Two lights ahead told us that someone had done just that (from the dot watchers I think it was Shelli). I struggled on the descent, the mist was making visibility really poor and our lights just reflected back on us. We were pretty confident of the route until the crags, trudging through wet and slippy mud and bogs.
On up to the final checkpoint and someone stuck their head out of the tent to welcome us by. Stuart was convinced by now that Shelli was close; he thought we’d passed the man she’d been running with. Anyway, we had more pressing concerns, getting us safely across the last moorland home.
At the crags we’d agreed we would head for the sheepfold then the fence, taking bearings and using our map and compass only. The fence led us straight to the house at Reavelyhill and from there it was easy going. However, between the now 6 of us, we had 3 working GPS units all directing us the same way…odds that all 3 would fail were low so we settled in with this group and slowly we crossed the last moor, on to Reavelyhill.
From the house, it’s an easy run across a grassy path through a gate and up over a stile, across a few farmers fields and onto the road back to Ingram.
Now we were 4 again, urging each other on. I struggled on the road, I’d really had enough but soon there were finish signs. We had to wind back on ourselves and this switch back annoyed me. Stuart was giddy with excitement though and he kept shouting at me to hurry up. He slowed and said, ‘Right let’s get this exactly right so that we cross the finish line together’.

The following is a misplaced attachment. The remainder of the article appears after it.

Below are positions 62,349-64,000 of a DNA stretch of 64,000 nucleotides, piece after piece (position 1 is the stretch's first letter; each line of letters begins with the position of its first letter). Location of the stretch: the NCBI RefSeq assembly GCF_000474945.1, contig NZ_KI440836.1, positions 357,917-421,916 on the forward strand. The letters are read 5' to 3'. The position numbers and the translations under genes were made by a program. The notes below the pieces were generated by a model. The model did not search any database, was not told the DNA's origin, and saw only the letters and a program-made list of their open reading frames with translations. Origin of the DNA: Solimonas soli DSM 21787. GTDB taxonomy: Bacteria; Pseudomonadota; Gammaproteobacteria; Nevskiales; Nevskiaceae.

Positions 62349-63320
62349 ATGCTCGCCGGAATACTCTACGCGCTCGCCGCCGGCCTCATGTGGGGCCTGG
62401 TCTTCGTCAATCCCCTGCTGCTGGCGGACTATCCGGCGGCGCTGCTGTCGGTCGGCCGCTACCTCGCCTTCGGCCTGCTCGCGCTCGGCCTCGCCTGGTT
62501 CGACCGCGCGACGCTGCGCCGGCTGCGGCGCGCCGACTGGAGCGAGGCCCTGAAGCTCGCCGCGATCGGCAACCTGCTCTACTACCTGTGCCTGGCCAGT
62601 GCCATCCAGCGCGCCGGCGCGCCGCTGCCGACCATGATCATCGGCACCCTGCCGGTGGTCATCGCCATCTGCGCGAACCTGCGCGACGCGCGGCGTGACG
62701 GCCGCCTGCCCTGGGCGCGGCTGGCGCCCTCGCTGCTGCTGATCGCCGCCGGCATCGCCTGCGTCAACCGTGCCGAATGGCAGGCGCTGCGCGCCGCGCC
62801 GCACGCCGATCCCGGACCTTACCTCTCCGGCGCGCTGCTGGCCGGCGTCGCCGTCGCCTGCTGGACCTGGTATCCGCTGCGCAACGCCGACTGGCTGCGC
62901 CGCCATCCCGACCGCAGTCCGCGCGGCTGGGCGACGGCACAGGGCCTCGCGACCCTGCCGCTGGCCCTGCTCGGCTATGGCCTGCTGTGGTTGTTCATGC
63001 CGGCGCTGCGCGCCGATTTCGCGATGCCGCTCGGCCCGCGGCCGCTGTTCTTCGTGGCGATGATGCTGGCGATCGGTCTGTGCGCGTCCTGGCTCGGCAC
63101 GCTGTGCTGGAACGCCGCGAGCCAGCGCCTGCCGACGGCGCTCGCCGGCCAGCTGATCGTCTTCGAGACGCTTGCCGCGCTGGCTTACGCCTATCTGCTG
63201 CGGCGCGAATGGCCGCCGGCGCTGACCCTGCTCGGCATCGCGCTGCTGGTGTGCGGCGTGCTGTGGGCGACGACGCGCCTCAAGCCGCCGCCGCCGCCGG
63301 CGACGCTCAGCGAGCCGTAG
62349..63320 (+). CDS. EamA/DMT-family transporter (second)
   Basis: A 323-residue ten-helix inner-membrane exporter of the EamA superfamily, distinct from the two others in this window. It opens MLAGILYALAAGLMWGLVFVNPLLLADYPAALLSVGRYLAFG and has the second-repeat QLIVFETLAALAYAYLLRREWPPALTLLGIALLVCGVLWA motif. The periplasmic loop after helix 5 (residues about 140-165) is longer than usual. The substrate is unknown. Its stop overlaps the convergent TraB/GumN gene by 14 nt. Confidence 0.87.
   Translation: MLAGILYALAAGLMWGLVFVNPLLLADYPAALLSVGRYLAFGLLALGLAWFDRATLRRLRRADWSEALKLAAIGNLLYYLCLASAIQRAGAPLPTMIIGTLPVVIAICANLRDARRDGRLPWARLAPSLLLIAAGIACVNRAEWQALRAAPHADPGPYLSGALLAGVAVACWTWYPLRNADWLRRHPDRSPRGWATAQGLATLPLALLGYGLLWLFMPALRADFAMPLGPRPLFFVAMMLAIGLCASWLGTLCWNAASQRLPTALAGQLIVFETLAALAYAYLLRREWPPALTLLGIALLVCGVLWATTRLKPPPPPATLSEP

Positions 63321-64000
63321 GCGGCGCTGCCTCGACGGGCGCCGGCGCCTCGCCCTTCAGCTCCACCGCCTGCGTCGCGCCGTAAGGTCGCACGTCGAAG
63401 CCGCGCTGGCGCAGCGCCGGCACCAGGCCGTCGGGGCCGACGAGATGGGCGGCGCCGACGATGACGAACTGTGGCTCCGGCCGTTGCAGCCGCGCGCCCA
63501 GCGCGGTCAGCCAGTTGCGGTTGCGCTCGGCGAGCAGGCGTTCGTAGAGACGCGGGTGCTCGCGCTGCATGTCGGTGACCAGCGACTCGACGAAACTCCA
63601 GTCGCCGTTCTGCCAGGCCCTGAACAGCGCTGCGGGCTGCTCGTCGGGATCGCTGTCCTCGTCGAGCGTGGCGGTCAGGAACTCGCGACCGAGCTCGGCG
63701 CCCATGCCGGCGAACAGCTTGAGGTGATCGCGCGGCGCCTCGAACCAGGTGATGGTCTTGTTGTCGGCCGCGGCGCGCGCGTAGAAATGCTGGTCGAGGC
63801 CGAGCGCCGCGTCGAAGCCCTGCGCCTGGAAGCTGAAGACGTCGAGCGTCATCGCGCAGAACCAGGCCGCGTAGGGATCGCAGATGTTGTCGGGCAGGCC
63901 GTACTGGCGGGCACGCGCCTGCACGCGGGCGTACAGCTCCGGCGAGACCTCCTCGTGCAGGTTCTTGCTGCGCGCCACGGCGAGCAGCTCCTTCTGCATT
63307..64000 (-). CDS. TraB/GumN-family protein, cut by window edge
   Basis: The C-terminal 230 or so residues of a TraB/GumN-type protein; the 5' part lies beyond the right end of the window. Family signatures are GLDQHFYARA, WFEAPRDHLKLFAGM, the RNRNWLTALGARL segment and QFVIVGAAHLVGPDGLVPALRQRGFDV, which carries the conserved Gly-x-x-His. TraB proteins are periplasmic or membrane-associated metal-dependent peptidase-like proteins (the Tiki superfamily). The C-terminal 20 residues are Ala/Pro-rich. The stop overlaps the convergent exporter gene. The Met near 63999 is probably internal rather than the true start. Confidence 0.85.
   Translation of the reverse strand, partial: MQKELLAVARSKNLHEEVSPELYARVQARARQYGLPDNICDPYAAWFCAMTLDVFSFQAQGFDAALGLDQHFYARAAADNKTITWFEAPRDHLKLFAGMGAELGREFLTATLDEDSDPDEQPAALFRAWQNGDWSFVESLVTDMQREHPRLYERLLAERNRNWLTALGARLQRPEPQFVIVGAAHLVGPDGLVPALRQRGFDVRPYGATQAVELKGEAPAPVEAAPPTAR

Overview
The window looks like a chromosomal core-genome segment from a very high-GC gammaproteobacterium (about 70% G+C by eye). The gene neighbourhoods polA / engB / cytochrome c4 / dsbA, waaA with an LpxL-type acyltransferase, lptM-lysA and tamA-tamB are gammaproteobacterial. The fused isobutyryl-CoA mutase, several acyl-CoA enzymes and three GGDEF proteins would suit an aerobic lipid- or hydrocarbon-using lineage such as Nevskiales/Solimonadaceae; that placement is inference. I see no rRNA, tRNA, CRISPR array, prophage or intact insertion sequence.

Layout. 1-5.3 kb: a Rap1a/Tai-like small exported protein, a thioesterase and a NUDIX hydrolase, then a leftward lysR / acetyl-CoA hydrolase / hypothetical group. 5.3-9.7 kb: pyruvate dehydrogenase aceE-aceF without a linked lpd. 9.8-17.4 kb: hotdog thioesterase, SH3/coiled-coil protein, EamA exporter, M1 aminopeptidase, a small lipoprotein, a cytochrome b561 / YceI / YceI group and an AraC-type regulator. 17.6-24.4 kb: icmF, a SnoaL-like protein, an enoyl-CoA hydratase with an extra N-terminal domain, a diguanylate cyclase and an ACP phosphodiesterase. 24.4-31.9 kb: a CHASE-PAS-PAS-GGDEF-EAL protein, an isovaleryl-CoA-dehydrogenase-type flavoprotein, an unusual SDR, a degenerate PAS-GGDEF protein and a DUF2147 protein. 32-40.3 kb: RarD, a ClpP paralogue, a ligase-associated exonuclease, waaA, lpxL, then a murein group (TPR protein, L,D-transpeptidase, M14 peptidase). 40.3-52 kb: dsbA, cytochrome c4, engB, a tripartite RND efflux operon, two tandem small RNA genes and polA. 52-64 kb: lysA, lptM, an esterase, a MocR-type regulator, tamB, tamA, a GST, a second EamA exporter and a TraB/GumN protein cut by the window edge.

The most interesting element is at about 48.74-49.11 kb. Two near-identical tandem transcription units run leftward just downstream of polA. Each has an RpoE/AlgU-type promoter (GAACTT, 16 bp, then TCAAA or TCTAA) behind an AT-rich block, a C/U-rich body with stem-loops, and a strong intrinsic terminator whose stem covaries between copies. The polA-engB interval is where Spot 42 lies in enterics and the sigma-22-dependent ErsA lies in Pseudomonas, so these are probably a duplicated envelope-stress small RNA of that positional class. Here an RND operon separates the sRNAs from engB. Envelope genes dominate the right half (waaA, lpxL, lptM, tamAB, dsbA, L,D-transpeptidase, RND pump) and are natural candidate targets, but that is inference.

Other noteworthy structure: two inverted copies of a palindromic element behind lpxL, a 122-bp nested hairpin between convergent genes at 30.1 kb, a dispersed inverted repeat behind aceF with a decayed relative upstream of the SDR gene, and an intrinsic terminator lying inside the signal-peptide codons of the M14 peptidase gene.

We had our group photo taken, Stuart who had got me into all this boggy madness, Paul who had virtually accompanied me on the final half and another Paul who had joined us at Hedgehope.
It really is wonderful the camaraderie and support from strangers that you receive in these races. I’m proud to have finished 4th; the top three ladies are pretty talented (Jasmin Paris, Carol Morgan and Shelli Gordon).
Into the cafe and a chair was pulled out for me, hot soup and buttered bread brought over. As I happily tucked in Stuart had headed off to another part of the cafe. It was reasonably busy so I thought he’d just sneaked in on another table. After filling my belly I thought I best find him, as he was my taxi home.
Now I won’t divulge the entire story, as I wasn’t party to it, suffice to say I would have been giggling endlessly. I was to find Stuart wrapped in a mountain rescue jacket, a girls scarf, and a blanket with hot water bottles on his feet and hands. His clothes and contents of his bag were strewn all over the place. I do believe from his tale that some of the runners enjoyed quite an unexpected sight amidst their soup and bread! Relieved he was well, we had a few cups of tea and lemonade and we were off home, phoning our spouses to let them know we were in fact still alive and well and would bless them with our company shortly.
So The Goat, it certainly lived up to expectations and that buzz I was missing has certainly returned. Someone said, in the middle of the run, about the law of diminishing returns and how the input becomes ever greater…I believe I may have just started on this path. I am also wondering whether it would be wise to block Stuart from all future correspondence, otherwise, I’ll be on the start line of the Barkley Marathons before too long!
In all seriousness though, it is a well-organised and planned event. However, it should not be attempted as a first ultra and certainly not without good experience on mountains in all weather and self-sufficiency in these wild places. I’d also advise recce-ing the route. A GPS is good as a backup but can’t be relied upon solely. If you did go off track (it is not waymarked until the last 100m) and then got injured, it could be a long time until you were found.
I finished in 13hrs 43 minutes and was relieved to be away from the elements. Some of the runners were out for the full 24 hours! To be out in those conditions, and I know it could have been a lot worse, would not be fun. So … enter with caution.